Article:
Protestors gatherd on the beach in Kill Devil Hills in March of 2015 when BOEM announced plans to open the SE Atlantic to oil & gas exploration.

We got a shot of surprising news here on the Outer Banks yesterday and it didn’t anything to do with the elections. Sure the primaries were held on Tuesday in North Carolina and almost everyone was sporting that stylish little “I voted” sticker, but the final results from that contest are still a little over seven months out.

The big news for Outer Banks residents and visitors to the area was the announcement today that the Bureau of Ocean Energy Management (BOEM) was withdrawing the plan to allow development of oil and gas off the Southeast Atlantic coast.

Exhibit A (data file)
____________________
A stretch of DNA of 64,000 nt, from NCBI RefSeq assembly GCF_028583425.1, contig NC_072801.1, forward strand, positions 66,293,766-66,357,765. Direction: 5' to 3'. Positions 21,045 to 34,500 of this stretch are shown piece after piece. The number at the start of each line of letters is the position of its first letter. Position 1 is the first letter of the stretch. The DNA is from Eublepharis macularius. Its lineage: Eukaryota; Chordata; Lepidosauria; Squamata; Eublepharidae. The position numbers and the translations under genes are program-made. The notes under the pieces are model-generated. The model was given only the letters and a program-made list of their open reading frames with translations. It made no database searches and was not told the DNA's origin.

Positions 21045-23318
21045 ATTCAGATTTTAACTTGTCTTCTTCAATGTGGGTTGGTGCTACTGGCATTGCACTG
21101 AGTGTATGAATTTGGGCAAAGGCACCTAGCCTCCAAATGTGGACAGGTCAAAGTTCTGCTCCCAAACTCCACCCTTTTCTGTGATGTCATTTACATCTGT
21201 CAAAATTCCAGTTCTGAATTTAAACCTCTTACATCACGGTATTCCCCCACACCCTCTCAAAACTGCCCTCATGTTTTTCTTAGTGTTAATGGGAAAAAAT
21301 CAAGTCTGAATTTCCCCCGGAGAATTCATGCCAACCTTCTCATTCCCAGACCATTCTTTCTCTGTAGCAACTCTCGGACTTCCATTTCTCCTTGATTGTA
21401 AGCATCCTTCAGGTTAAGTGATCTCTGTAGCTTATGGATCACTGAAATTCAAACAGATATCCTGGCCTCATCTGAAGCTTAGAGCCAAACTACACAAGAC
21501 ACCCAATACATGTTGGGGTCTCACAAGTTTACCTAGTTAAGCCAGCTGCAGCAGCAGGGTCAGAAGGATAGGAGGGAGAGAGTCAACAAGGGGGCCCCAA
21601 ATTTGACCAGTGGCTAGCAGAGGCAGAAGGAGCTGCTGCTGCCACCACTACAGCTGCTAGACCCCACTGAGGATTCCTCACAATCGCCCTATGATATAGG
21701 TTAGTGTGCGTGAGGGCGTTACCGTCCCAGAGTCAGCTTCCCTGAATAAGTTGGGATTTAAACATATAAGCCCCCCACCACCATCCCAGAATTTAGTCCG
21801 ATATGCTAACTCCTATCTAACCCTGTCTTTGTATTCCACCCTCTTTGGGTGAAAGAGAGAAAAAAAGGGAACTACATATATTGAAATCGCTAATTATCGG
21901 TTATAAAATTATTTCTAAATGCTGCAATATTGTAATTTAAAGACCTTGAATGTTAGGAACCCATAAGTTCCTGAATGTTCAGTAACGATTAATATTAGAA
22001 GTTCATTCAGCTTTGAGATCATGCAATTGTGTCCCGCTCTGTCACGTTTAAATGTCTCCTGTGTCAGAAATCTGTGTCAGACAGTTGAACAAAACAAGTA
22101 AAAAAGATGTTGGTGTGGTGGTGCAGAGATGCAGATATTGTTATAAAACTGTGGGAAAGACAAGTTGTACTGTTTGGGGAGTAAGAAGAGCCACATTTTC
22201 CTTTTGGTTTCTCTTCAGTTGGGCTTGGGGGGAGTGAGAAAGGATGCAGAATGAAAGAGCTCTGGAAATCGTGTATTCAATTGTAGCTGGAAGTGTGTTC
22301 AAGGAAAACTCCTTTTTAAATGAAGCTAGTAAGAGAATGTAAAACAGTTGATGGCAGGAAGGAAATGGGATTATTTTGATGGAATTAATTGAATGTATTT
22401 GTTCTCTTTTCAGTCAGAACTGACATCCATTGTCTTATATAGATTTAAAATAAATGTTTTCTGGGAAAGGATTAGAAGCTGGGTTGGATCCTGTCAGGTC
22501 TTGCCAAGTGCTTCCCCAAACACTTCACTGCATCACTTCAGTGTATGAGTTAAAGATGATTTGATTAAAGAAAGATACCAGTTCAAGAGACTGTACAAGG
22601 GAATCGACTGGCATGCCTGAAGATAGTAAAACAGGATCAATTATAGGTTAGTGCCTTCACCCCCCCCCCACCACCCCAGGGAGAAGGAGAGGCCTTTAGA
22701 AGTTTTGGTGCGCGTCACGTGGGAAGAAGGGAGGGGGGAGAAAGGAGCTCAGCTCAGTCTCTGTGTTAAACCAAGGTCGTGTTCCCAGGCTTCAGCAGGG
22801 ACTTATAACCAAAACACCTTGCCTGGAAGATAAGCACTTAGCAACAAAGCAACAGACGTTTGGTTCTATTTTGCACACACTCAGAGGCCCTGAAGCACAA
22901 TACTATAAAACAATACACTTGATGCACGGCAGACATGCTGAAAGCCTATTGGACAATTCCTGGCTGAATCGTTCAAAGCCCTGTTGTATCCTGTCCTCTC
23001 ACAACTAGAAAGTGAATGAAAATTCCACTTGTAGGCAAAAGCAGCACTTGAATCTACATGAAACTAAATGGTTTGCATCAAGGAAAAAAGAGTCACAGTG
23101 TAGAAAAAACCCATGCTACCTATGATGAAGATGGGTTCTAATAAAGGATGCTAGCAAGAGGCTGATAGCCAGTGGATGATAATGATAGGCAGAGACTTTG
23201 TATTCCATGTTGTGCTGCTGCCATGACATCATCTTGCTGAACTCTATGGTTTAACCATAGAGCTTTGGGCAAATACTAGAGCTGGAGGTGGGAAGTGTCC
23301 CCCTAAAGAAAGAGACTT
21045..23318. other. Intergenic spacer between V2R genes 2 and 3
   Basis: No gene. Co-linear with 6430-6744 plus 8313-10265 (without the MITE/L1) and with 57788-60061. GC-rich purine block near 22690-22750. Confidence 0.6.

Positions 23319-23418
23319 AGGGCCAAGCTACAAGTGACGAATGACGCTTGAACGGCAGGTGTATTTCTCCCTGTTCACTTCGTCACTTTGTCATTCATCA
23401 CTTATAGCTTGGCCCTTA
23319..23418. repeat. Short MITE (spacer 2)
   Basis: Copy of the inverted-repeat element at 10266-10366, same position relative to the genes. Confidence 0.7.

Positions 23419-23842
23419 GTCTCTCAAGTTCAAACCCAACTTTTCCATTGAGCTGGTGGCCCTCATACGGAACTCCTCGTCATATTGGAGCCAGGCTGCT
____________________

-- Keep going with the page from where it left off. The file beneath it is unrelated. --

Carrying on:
Citing widespread opposition to the plan—almost every coastal community from Virginia to Georgia passed resolutions opposing the proposal—and Department of Defense concerns that offshore oil and gas activity would disrupt training exercises, Secretary of the Interior Sally Jewell pulled the plug on the plan.

Although no oil or gas has been confirmed off the southeastern coast of the US, based on surveys done in the late 1970s, an underwater limestone outcropping 30 miles east of Salvo called the Manteo Block is the most likely spot for development.

With no deepwater ports and no infrastructure to support oil or gas exploration and extraction, many residents on the Outer Banks see the only potential economic impact from drilling as negative if there was a spill.